Veterans benefits among topics for president

by Sarah Fay Campbell

President Barack Obama spoke about the needs of veterans during Tuesday’s State of the Union address, and pledged to “slash” a backlog “so our veterans receive the benefits they’ve earned and our wounded warriors receive the health care — including the mental health care — that they need.”

The need for increased mental health treatment services for veterans has been one of the selling points of a proposed new behavioral health hospital in Coweta.

The Georgia Department of Community Health recently rejected a Certificate Of Need application for the proposed behavioral hospital. Under Georgia law, a CON is needed for any new hospital before it can be built. The company proposing to develop it, U.S. Health Vest, has appealed that denial, joined by Coweta County and the city of Newnan. Some legislators, including State Rep. David Stover, R-Palmetto, are trying to do away with the Certificate Of Need process.

Local veterans groups have come out in favor of the proposed hospital.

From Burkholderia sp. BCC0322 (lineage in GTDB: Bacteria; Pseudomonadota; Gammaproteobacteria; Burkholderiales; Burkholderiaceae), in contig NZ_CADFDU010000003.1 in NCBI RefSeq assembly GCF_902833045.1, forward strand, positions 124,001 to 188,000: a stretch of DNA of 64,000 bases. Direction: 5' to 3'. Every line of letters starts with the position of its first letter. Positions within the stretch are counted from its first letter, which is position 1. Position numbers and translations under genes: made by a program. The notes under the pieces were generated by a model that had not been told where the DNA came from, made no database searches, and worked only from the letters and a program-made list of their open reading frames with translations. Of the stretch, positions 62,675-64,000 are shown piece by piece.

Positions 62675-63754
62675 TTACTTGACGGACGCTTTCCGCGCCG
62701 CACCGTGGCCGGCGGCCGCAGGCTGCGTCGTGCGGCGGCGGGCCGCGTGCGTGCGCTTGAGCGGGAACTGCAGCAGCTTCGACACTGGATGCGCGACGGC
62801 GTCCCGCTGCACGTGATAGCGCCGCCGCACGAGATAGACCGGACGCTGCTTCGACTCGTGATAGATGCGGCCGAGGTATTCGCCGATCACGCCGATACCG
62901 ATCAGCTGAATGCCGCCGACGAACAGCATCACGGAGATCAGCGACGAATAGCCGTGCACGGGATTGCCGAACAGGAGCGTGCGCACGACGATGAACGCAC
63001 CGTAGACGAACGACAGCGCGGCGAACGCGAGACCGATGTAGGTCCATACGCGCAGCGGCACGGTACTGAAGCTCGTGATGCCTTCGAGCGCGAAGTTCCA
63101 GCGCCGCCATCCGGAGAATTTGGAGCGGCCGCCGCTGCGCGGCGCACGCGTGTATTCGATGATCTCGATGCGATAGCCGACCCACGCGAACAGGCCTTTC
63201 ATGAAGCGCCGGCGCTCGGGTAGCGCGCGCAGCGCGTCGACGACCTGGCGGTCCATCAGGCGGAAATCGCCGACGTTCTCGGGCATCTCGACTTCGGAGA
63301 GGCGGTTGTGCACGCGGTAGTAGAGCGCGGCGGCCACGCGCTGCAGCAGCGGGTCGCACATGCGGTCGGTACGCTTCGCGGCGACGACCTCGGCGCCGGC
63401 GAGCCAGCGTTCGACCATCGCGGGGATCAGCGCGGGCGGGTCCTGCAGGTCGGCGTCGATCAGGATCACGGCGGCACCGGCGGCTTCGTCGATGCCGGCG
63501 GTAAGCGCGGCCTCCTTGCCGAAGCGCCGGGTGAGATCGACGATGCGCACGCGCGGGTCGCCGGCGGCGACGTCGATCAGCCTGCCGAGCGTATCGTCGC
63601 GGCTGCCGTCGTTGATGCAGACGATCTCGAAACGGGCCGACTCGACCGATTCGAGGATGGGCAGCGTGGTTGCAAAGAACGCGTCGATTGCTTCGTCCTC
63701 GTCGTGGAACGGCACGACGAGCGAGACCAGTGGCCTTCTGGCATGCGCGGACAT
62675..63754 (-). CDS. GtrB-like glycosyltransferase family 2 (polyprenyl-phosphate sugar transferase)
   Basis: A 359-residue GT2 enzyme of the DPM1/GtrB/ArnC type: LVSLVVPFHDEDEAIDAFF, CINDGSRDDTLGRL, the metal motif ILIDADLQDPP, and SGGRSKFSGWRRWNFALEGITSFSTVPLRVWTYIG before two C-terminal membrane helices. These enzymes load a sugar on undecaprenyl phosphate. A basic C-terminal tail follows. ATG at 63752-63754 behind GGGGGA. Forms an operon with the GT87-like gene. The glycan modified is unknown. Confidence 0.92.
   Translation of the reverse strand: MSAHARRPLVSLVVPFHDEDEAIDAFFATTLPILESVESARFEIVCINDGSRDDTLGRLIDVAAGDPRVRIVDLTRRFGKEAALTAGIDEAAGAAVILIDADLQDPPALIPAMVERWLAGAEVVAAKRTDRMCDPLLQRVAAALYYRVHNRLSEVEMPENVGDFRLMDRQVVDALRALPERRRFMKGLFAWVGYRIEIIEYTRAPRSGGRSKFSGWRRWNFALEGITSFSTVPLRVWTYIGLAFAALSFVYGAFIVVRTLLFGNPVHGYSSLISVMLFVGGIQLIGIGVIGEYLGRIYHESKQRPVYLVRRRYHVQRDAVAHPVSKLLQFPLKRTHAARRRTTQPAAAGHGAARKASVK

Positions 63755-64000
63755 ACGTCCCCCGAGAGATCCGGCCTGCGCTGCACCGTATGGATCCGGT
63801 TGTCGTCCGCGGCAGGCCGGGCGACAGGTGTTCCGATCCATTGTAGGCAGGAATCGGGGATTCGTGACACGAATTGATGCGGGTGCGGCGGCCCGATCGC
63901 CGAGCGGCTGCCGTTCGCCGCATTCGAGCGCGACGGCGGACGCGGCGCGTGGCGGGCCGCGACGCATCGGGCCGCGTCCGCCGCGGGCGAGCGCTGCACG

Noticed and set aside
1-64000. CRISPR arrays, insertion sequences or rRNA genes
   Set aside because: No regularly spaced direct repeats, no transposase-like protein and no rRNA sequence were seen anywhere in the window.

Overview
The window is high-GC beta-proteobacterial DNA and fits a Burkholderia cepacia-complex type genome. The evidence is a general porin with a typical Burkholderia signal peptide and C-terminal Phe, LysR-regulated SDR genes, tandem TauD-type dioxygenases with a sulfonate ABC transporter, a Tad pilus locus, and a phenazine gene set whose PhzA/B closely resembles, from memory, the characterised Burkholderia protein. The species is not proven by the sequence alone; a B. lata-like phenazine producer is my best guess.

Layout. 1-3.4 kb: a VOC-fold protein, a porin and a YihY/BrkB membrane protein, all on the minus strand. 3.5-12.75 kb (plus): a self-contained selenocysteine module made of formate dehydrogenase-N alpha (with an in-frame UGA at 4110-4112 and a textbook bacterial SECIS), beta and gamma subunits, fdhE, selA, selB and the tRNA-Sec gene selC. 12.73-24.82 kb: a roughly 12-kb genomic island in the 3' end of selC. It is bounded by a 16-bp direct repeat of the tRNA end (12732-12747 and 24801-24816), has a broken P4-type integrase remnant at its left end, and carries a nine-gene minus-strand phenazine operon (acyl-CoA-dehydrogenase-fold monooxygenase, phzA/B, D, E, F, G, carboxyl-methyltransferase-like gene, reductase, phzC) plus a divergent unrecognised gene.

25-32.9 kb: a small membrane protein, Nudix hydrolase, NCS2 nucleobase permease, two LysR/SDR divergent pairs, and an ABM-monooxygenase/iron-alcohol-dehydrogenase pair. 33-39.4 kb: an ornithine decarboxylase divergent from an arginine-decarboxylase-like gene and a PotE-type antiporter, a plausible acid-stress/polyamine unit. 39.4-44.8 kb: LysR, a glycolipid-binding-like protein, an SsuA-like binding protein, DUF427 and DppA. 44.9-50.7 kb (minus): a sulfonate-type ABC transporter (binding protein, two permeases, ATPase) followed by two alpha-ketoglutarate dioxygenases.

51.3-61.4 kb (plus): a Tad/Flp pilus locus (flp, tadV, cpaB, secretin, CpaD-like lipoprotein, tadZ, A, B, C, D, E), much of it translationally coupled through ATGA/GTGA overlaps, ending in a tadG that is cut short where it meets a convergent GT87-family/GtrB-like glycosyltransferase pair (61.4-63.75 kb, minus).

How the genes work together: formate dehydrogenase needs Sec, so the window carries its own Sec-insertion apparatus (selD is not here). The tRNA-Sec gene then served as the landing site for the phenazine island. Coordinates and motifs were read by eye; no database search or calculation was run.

Mental health has often been a topic in the debate over gun control. While 2013 was a year in which Obama strongly — and unsuccessfully — pushed stricter gun regulations, he mentioned it Tuesday only in passing.

"Citizenship means standing up for the lives that gun violence steals from us each day,” Obama said. "I have seen the courage of parents, students, pastors, and police officers all over this country who say 'we are not afraid,' and I intend to keep trying, with or without Congress, to help stop more tragedies from visiting innocent Americans in our movie theaters, shopping malls, or schools like Sandy Hook."

Health care in general was a topic of the address, given just weeks after the Affordable Care Act officially went into effect.

Obama spoke of Amanda Shelley, a physician’s assistant, who hadn’t been unable to get insurance coverage because of a preexisting condition. She got coverage on Jan. 1. On Jan. 3 she felt a sharp pain, and three days later had emergency surgery. “Just one week earlier,” Amanda said, that surgery would’ve meant bankruptcy.”

“That’s what health insurance reform is all about — the peace of mind that if misfortune strikes, you don’t have to lose everything,” Obama said.

"Now, I don’t expect to convince my Republican friends on the merits of this law. But I know that the American people aren’t interested in re-fighting old battles,” Obama said. "So, again, if you have specific plans to cut costs, cover more people, and increase choice — tell America what you’d do differently. Let’s see if the numbers add up."



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